In Defense of the Quitter
Sometimes it isn’t quitting at all, it’s simply letting go
“You’re going to let her quit?” You can’t do that, she’ll be a quitter for the rest of her life.”
She was four years old. She wanted to take ballet (or perhaps it was me that wanted her to take ballet?) Hard to remember, it was so long ago.
But she tried it. She didn’t like it.
She went to several dance lessons and then of course, it was time for the “show everyone how much we’ve learned” recital. She wanted no part of it. She tossed her point shoes and leotard in the trash, and told me flat out “no,” she wasn’t going. (Yes, she was and is headstrong! A fire tiger in Chinese Astrology. And girl fire tigers, as we’ve been told are known to be “disobedient”)
So I let her quit. I figured, she doesn’t like it. Why waste our time, my money, and this was really about her, not me. But one of the other mothers in the league of pink slipper ballet mothers couldn’t quite believe it when I announced that my daughter wouldn’t be a part of the recital, and in fact, wouldn’t be coming back to ballet at all.
“She owes it the rest of the girls. She made a commitment.” Well, obviously this woman and I had a difference of opinion on what commitment meant and what commitment had been made.
People love to tell you not to give up. Not to be a quitter
But what is it about quitting that strikes such a dissonant chord within us? You get labeled a loser, a flake, or irresponsible. But how do you know when you’re being a quitter, or just adopting the Wabi Sabi mantra of “let it go.”
Is life really all about accomplishments and finish lines? Or can life be more of a meandering garden path that stops us in our tracks at every different flower, every shady tree, every creek side bridge? We are allowed to change our minds, change our hearts, and change direction, are we not?
As a person who has many interests and has tried many things, people tend to not take you seriously. We are born into this world with the rules already in place, they’ve been established for a long, long, time and we need to abide by them. At least until we become aware enough, or independent enough (some would call it stubborn enough) to realize that not every societal rule need apply to our life.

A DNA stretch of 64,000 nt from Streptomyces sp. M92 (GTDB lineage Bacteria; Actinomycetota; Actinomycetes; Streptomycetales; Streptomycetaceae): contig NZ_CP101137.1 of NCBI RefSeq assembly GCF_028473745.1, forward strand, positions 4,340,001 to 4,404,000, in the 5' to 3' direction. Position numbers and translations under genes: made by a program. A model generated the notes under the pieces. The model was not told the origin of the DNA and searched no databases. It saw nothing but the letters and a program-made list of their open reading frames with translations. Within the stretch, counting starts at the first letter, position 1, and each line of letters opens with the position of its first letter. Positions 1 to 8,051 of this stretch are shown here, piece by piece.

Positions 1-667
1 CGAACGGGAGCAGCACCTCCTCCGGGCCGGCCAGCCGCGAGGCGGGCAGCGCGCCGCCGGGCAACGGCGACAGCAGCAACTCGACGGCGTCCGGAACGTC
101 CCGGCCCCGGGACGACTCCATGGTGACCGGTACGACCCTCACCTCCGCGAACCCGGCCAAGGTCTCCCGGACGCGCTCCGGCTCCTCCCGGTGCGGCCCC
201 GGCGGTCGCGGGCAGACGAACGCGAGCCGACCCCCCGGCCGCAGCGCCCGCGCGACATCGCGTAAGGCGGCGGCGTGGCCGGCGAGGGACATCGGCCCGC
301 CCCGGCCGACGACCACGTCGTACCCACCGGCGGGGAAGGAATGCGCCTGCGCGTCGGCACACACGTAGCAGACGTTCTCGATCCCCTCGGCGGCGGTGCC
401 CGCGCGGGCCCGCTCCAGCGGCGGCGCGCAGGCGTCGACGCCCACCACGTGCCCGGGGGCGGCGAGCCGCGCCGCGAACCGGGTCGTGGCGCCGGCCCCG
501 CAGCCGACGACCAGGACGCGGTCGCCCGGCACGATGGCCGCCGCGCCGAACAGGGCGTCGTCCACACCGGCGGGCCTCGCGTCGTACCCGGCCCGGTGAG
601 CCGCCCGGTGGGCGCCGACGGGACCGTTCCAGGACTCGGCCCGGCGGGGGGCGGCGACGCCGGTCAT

I understand the fear people have around quitting a job, a marriage, or dropping out of school in your final semester, and the pressure from others that accompanies it. But if we listen to our heart, our soul, and drown out the voices of all those rule makers, we will know exactly what we need to quit. And one of the first things on the list would be to quit letting those other voices shout louder than our own.
But, for as many things in our life that we should nurture and hang on to, there are just as many that we need to quit.
And some of those things we need to quit doing right now.
- Quit putting pressure on ourselves to make everyone else happy
- Quit wasting so much time on social media
- Quit saying you’re sorry for things you don’t need to be sorry about
- Quit planning for a rainy day and go enjoy the sunny one
- Quit waiting for the right time to start (it doesn’t exist)
- Quit feeling as if we’re just not good enough (most everyone else feels that on some level, too)
- Quit hanging out with people who drain our energy and bring nothing positive to the table
- Quit waiting for life to be perfect. (Hint: It isn’t — but you already are)
- Quit working at a job that you hate (go drive for Uber or Lyft till you find something else)
- Quit thinking someone else is going to save you
- Quit thinking that if you just had more, a new purchase or acquisition, then life would be good
- Quit thinking you don’t already have everything you need to be happy
So go ahead and quit.
Quit every little thing that doesn’t add to your growth, your good health, your happiness and your peace of mind. You’re not a quitter, you’re just letting that shit go.
(Oh, and on a side note, my 4-year-old daughter who is now 30 is one of the most committed people I’ve ever met — never gives up and goes after what she wants. So, that theory, once a quitter, always a quitter, doesn’t hold water in my book!)